The American Journal of Managed Care
July 2020
Volume 26
Issue 07

Innovative Payment to Scale Up Access to Medications for Opioid Use Disorder

Bundled payments offer promise as a supplement to existing payment models to promote scaling up of opioid use disorder treatment using buprenorphine.

Am J Manag Care. 2020;26(7):286-287.

Takeaway Points

Access to high-quality opioid use disorder (OUD) treatment remains insufficient. Alternative payment models offer opportunities to expand treatment by aligning payment with evidence-based care.

  • Medications that are effective in treating OUD remain underutilized.
  • Physicians face several major challenges in provision of buprenorphine, including fragmented and insufficient financing.
  • Currently, reimbursement for buprenorphine treatment is largely fee-for-service, which may not incentivize evidence-based care. Payments that “bundle” reimbursement for buprenorphine and wraparound social services would incentivize evidence-based care delivery, facilitate matching between patients in need of care and available clinicians, and promote entry of providers with innovative models of care.

Despite the ongoing opioid epidemic in the United States, the 3 FDA-approved medications that are effective in treating opioid use disorder (OUD)—methadone, buprenorphine, and naltrexone—remain significantly underutilized. Current data suggest that less than 35% of people with OUD received treatment in the previous year.1 Barriers to access include a lack of belief in agonist treatment, stigma associated with addiction, and insufficient reimbursement.2 Additionally, efforts to scale up access to these drugs face considerable regulatory barriers. In particular, methadone can be dispensed only in heavily regulated opioid treatment program settings; in part due to these regulations, such programs are not widely accessible.3

Buprenorphine has expanded access to medication for OUD since it was approved by the FDA in 2012, primarily because it can be prescribed and managed in office settings so the existing workforce of geographically distributed physicians can be leveraged. Still, access to high-quality OUD treatment has failed to meet needs. Clinicians continue to face a number of challenges to offering treatment, including fragmented and insufficient financing, system misalignment (eg, between primary care and addiction treatment), and a lack of education and institutional and psychosocial support. Alternative payment models may offer opportunities to increase the provision of high-quality OUD buprenorphine treatment by aligning payment with evidence-based care and increasing resources for clinicians.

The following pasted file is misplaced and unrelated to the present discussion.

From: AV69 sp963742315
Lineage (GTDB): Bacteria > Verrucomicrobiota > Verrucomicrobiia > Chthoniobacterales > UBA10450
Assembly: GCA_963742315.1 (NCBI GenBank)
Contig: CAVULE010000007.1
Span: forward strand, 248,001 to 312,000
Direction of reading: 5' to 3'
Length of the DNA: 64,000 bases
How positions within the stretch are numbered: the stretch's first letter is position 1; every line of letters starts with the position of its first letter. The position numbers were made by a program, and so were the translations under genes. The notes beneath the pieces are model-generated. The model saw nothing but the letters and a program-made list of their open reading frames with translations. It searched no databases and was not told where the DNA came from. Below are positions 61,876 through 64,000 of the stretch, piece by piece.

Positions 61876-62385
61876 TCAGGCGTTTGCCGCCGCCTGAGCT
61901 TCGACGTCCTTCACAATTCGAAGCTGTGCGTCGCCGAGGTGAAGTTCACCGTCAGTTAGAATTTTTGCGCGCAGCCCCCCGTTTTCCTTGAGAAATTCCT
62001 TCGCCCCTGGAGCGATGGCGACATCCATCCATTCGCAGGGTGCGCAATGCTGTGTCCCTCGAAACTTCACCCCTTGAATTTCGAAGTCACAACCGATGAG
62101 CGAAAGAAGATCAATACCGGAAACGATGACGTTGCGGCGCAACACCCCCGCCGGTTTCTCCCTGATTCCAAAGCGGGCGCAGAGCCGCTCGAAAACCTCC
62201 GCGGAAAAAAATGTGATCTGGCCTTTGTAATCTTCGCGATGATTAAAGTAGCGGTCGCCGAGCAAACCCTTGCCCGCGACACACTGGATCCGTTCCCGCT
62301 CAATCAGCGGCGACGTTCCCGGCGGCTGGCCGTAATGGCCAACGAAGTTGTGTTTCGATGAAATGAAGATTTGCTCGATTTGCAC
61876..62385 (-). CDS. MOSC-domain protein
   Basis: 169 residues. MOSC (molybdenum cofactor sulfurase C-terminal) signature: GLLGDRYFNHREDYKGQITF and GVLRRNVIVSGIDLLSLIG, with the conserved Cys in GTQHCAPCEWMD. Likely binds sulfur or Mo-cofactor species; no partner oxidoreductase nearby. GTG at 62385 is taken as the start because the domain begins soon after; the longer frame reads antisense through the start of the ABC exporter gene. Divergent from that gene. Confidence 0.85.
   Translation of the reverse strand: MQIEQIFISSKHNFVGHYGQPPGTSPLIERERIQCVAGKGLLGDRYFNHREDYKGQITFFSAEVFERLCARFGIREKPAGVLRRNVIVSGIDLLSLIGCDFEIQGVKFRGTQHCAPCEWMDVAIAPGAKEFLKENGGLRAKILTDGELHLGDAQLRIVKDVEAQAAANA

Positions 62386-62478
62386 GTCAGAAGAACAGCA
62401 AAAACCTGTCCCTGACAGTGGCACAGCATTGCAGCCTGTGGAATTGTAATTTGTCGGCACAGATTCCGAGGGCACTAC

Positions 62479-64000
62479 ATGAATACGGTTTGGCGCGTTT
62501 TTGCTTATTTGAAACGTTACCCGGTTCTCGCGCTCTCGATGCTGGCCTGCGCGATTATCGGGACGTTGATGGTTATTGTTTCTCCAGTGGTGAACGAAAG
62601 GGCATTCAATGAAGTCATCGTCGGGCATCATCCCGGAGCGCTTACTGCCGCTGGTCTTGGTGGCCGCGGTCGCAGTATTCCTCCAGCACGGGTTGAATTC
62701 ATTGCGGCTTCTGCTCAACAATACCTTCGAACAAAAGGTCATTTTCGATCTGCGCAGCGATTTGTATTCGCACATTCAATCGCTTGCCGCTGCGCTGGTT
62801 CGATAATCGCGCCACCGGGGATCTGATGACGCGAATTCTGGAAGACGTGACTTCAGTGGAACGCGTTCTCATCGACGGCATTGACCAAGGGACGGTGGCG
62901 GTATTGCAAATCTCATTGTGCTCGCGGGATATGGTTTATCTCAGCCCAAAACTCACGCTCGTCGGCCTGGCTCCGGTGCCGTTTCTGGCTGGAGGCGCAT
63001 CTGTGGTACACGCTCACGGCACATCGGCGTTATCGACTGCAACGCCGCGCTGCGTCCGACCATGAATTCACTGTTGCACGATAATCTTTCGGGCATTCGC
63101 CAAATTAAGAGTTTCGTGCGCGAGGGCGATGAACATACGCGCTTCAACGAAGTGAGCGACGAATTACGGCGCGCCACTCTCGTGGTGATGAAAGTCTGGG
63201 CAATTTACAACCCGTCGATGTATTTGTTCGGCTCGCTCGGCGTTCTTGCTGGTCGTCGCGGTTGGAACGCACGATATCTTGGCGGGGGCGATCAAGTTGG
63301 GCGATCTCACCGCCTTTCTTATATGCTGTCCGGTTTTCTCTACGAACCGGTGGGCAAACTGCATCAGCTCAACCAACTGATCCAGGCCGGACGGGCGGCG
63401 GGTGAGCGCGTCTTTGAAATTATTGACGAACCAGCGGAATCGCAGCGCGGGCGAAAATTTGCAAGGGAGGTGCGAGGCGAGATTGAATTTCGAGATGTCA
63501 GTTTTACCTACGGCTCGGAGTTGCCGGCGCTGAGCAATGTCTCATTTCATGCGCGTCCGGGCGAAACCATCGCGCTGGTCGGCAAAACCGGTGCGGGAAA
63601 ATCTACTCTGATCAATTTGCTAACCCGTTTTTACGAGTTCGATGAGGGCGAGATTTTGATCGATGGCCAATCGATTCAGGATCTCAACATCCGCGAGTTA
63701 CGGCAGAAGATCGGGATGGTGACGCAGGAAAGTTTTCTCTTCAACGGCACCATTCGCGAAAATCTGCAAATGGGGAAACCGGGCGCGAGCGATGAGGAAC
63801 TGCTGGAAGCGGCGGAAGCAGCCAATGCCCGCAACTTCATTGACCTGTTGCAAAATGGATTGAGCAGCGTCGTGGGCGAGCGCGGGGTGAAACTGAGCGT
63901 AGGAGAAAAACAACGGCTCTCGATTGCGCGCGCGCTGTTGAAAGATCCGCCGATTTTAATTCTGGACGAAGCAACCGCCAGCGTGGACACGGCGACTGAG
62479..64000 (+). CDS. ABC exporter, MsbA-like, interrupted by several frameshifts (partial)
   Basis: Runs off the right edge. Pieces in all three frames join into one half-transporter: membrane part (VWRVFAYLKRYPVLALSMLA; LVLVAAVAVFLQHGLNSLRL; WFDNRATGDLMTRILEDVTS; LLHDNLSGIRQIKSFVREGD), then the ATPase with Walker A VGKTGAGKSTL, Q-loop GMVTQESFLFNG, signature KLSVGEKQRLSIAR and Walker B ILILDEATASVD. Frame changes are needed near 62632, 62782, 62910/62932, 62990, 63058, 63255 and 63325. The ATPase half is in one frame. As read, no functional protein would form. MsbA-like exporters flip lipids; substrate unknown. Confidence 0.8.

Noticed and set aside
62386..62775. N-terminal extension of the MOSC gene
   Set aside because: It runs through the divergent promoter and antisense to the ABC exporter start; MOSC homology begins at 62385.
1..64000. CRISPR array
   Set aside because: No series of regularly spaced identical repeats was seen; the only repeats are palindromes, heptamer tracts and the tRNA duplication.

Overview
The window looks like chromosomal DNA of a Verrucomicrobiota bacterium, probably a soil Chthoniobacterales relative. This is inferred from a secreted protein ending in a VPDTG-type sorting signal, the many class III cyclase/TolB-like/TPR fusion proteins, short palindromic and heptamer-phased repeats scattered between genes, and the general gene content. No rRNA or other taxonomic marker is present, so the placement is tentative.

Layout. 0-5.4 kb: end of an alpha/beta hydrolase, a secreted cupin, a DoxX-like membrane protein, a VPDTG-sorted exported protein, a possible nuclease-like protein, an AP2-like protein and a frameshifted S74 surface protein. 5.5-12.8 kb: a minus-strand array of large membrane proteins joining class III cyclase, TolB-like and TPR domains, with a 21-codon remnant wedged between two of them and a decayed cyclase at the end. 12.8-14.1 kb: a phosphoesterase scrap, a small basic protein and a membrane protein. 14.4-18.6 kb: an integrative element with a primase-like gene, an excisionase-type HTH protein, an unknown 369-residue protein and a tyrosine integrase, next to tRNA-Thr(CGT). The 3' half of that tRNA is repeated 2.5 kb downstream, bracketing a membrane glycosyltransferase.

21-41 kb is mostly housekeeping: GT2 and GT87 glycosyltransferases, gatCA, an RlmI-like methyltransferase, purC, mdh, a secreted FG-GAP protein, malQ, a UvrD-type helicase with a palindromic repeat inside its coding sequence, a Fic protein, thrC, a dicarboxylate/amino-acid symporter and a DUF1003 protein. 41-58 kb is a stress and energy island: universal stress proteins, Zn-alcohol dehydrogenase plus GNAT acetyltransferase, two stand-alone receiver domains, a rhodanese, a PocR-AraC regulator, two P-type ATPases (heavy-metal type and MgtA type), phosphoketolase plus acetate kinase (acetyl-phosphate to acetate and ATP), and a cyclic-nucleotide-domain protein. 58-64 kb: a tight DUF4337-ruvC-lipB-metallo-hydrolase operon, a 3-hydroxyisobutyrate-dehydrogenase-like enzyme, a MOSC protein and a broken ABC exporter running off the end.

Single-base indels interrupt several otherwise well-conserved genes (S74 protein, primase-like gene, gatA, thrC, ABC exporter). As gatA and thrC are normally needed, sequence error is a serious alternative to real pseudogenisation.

Currently, insurance payment to clinicians who prescribe and manage buprenorphine treatment relies on standard fee-for-service (FFS) evaluation and management (E&M) codes. This model of payment inhibits innovation in treatment delivery in at least 3 ways. First, the FFS system does not support integrated care teams that might provide higher value, and it offers limited reimbursement for evidence-based wraparound social services that are recommended to accompany OUD treatment. Second, FFS payment may create incentives to avoid patients who are less likely to stabilize (eg, because the payment rate for the time-intensive induction and stabilization phases, relative to payment for the stable maintenance phase, does not match the cost differential between these visits). Third, E&M codes are not tied to quality of services delivered. In fact, the per-service nature of FFS reimbursement may incentivize high volume of well-reimbursed services, even if they are of low value or even inappropriate.